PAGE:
The Town of Hanover is looking to ramp up its Parks Department in the coming months, with new potential events, facilities improvements and a parks director for the first time in the town’s history, Town Council members discussed Tuesday night.

Hanover Park has been a point of emphasis for Town Council in recent months, with a new volleyball court, tennis building/shelter house and toppers for new baseball fields being some of the improvements added over the course of the past year. Recognizing the park as the town’s biggest asset and a high priority after years of neglect and disrepair, Clerk Treasurer Keith Mefford laid out several ideas to draw the community in with the help of outside funding Tuesday.

“The park’s definitely our biggest asset, but it’s been neglected for a while now,” Mefford said.

The focus on expanding the Parks Department has resulted in the creation of two new boards: the Hanover Park Board made up of members of Town Council and the Park Advisory Committee, consisting of Beaver Server, Doug Rusk, Rick Schnabel, Nancy Totten, Narci Burress, Kevin Jester and Kelly Lambert.

Hanover is also looking to form a “beautification committee” tasked with upgrading the appearance of the park.

Mefford went through discussion points from the advisory board’s first meeting on Sept. 9 and gave an update on the search for a parks director. As of the application deadline on Sept. 11, four have applied, he said. The Town will announce its decision at a future meeting and the director will make $35,000 a year.

Town Council at previous meetings has voiced the need for a director who can oversee maintenance of park facilities, pursue funding opportunities and organize events that utilize the park for more events and age groups than youth leagues and athletic teams from Southwestern schools.

New events might include regular musical performances once or twice a month, similar to the monthly Music in the Park hosted by the City of Madison. Mefford said the Advisory Committee was in talks with singer-songwriter Arlo McKinley to bring a live performance to the park this fall, and that could be a good way to lay the groundwork for future concerts throughout the spring and summer. Performances could feature both a local artist and headliner to draw in crowds.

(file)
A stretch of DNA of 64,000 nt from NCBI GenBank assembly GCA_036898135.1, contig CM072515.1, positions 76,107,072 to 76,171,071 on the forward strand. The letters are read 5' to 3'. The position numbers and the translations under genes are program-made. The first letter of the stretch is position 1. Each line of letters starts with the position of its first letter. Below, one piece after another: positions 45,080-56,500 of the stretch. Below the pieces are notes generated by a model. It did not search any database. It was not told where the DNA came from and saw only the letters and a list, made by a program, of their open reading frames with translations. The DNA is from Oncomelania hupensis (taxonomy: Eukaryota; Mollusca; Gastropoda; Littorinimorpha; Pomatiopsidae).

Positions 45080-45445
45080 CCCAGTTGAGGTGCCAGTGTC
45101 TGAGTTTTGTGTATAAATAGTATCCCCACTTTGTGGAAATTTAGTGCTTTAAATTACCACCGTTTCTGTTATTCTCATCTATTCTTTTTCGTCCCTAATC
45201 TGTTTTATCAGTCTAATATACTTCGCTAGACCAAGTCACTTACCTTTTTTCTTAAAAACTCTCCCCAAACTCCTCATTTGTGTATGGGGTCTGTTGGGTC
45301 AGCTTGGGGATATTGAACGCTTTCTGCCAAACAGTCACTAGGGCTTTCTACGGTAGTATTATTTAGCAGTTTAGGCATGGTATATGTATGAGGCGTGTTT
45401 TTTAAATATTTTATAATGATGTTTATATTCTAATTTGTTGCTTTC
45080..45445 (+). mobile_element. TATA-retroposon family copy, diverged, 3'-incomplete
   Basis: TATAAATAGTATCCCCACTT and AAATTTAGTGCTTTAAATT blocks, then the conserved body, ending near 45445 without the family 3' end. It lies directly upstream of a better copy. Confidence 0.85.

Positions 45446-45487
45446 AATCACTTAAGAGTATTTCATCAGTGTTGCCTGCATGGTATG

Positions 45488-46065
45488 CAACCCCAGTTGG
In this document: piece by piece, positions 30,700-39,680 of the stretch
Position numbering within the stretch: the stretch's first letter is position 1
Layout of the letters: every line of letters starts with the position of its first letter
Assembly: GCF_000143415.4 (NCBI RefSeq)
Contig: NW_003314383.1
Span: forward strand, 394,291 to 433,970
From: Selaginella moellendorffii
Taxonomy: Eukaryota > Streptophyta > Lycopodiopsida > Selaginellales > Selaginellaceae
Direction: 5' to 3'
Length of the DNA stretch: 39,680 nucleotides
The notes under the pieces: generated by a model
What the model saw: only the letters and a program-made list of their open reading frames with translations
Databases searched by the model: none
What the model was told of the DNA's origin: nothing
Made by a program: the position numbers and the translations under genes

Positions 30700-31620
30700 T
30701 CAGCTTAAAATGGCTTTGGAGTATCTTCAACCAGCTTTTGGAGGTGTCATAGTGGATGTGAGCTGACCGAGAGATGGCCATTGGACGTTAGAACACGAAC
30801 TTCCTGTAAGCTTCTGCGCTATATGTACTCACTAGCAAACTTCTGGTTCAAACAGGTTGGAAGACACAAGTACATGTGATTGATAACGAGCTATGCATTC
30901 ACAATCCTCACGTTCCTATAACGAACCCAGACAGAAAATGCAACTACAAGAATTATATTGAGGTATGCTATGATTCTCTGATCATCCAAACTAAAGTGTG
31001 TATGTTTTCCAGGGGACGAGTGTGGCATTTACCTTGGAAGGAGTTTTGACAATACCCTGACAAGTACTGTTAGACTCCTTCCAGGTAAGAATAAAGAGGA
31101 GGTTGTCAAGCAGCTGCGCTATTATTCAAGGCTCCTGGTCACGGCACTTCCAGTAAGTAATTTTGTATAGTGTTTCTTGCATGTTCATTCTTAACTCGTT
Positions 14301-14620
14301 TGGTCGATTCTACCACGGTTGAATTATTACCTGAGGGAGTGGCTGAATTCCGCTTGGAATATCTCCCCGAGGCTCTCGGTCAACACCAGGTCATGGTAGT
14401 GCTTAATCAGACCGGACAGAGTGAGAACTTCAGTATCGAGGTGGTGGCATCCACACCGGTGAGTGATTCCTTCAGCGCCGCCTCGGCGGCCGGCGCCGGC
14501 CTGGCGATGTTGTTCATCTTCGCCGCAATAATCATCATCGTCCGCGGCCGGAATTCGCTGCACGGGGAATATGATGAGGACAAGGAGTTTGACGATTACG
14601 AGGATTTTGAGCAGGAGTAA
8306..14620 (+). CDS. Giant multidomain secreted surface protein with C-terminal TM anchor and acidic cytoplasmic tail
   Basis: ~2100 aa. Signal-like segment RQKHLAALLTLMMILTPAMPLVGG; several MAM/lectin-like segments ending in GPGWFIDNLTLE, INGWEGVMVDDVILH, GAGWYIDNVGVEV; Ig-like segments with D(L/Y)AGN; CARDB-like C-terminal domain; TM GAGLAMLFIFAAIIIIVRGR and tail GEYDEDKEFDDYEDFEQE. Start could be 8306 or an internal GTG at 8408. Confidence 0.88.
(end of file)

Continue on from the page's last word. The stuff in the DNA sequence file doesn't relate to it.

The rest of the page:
Board member Treva Shelton noted that local residents on Facebook were talking about the need for live outdoor music following the last Music in the Park performance of the season on Sept. 11. The Town also recently looked into obtaining an alcohol permit and reached out to the Historic Broadway Hotel and Tavern in Madison to set up a cash bar at the park for those types of events, Mefford said.

He said the concerts would take place at a recently-renovated amphitheater, which Town crews spent last week working to remove old decking, lay gravel and construct forms to support a new concrete platform. Old metal seats were also removed in favor of an open grassy setting where guests can bring lawn chairs, Mefford said.

He also mentioned several other ideas to get the greater community involved at the park, including craft shows, movies, flea markets, or even one big annual event for local businesses similar to Friendship Flea Market.

Another potential attraction that is under consideration is a splash pad, which the council hopes will be modeled similar to the splash pad in Charlestown and funded through a 50/50 matching grant. Before the Town can pursue any state funding for that, however, it must first develop and deliver a five-year plan for the park to the Indiana Department of Natural Resources.

Aside from events and improvements to park grounds, the Parks Department has also discussed how to lease and charge for space, mostly for the tennis courts that Southwestern’s tennis teams use for practice.

While Southwestern shared the costs of a tennis court resurfacing project, Mefford addressed the need for an ongoing annual agreement with the district and allocation of time slots so that practices don’t interfere with others in the community who want to use the courts. Discussions also centered on verifying fundraisers at the park and other procedural concerns, he said.

Town Council will meet again Oct. 6 for a work session at 5:30 p.m., followed by a budget hearing at 6 p.m. and a regular meeting after the hearing.



Other council business Tuesday night included:



• Declined an offer to buy Hanover Baptist Church for about $550,000. Council members toured the building and thought about using it as a space for parking and events, but decided against that due to budget priorities with the park.



• Voted to accept a donation of property by Bob Ireland at 250 Marine Street. Mefford said the Town is unsure what purpose it might serve at the time.



• Approved a motion to sell two Hanover-owned lots at 132 Maple Street and 138 Ohio Avenue for development.